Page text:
“Tyrrany is the deliberate enemy of nuance”
In 2006, an English teacher called Ms. Lockwood asked her students to write to their favourite author and ask him or her to visit the school. This was Kurt Vonnegut’s response.
Dogears from Make It Stick. Note to self – formatting on blog seems to have gone AWOL…
“The fact that you can repeat the phrases in a text or your lecture notes is no indication that you understand the significance of the precepts they describe, their application or how they relate to what you already know about the subject.”
A lead-pencil has a point, an argument may have a point, remarks may be pointed, and a man who wants to borrow five pounds from you only comes to the point when he asks you for the fiver. Lots of things have points: especially weapons. But where is the point to life? Where is the point to love? Where, if it comes to the point, is the point to a bunch of violets? There is no point. Life and love are life and love, a bunch of violets is a bunch of violets, and to drag in the idea of a point is to ruin everything. Live and let live, love and let love, flower and fade, and follow the natural curve, which flows on, pointless.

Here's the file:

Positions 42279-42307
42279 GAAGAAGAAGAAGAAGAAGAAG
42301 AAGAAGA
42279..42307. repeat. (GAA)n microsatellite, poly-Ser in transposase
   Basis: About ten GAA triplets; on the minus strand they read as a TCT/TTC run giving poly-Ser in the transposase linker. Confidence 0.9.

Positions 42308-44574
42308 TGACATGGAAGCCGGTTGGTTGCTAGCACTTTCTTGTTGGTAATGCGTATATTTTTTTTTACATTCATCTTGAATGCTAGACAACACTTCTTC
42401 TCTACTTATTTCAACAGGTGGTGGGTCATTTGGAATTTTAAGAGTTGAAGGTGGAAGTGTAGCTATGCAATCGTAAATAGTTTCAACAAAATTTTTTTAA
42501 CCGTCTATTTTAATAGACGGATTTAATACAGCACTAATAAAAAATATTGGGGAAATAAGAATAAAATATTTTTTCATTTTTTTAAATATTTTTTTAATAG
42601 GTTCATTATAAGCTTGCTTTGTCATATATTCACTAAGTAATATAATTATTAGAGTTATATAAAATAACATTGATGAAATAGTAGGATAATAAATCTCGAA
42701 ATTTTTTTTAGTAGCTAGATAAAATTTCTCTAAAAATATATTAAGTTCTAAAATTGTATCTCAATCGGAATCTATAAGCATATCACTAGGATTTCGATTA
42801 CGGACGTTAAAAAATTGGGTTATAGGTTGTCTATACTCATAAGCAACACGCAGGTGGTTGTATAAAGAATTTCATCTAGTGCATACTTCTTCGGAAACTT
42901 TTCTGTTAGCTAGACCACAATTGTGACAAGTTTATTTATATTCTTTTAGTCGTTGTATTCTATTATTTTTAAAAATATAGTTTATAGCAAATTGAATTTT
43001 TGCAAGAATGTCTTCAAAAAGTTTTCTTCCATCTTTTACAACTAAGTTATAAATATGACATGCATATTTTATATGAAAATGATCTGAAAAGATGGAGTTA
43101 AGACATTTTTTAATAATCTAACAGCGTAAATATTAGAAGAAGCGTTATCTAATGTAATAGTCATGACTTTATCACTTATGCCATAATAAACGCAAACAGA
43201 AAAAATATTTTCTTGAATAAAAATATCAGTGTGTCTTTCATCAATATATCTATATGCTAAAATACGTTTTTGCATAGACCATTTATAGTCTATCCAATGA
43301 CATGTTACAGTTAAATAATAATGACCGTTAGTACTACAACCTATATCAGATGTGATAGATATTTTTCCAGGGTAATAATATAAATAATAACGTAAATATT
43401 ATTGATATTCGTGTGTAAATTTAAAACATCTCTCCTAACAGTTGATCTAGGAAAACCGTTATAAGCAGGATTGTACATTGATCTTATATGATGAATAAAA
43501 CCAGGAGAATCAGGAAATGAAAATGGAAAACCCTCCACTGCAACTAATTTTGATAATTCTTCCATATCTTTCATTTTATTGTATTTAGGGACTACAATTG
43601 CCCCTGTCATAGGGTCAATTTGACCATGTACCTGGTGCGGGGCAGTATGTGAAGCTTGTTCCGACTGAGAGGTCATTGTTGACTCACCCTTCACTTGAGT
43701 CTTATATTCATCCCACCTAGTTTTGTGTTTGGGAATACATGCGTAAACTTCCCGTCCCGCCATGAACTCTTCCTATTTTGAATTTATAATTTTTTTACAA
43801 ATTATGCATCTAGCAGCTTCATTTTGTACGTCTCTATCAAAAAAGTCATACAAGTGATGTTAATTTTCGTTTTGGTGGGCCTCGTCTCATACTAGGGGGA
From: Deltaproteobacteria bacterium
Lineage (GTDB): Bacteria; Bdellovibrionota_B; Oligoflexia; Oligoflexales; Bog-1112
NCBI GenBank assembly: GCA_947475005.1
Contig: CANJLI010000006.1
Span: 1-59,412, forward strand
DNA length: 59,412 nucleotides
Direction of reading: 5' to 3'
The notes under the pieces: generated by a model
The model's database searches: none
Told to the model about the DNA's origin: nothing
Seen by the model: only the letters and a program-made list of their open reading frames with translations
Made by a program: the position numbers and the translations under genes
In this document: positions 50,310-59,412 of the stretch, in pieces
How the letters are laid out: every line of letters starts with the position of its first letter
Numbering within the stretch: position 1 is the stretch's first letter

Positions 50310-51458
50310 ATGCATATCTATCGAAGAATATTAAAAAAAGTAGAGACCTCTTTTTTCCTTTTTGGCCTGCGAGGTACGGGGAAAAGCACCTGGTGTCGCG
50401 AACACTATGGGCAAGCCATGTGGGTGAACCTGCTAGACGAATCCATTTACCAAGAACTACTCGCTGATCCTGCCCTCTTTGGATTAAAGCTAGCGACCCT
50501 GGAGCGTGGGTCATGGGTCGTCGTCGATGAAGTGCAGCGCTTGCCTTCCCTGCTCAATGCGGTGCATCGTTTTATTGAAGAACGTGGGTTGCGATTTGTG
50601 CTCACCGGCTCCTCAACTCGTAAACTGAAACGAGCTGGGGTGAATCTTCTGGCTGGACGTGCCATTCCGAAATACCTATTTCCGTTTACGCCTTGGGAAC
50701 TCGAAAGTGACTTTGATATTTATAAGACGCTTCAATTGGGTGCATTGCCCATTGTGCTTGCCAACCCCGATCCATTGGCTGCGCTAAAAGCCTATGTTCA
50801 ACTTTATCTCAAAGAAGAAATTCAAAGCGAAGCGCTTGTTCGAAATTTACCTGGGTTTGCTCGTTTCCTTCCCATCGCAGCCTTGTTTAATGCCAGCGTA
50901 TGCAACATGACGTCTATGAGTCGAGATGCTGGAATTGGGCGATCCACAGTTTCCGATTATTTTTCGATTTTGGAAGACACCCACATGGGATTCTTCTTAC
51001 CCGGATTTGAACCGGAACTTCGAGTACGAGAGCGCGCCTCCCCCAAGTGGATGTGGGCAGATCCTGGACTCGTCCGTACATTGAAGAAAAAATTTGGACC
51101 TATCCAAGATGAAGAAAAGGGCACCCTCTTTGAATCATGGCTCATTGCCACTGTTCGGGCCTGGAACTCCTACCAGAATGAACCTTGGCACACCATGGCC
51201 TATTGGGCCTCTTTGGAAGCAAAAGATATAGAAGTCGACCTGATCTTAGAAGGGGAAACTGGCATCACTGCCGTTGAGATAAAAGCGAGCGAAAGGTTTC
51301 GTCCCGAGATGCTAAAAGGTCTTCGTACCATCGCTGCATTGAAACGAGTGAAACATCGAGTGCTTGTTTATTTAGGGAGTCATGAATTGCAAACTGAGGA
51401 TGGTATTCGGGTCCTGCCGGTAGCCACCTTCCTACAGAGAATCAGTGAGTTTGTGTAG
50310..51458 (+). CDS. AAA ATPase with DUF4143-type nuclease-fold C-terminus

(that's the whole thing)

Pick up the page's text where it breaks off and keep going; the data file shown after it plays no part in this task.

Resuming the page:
D. H. LAWRENCE (1885–1930)
More dogears from Smith
Real discipline, I would argue, is not always a matter of driving yourself on; real discipline is also knowing when to stop. This goes for all people in all jobs. Certainly, as a teacher you need to pace yourself, to sense when you’re losing your perspective, to recover as you go along, to have some fun and relaxation in the term-time, to think of other things, to enjoy yourself and not to fall into a puritanically self-obsessed rut. And for their part, the holidays are much more rewarding and memorable if there is some intellectual challenge and creative reflection. Wordsworth called this ‘a wise passiveness’. For a teacher and for a parent finding that delicate balance – or getting a life – is a tricky business.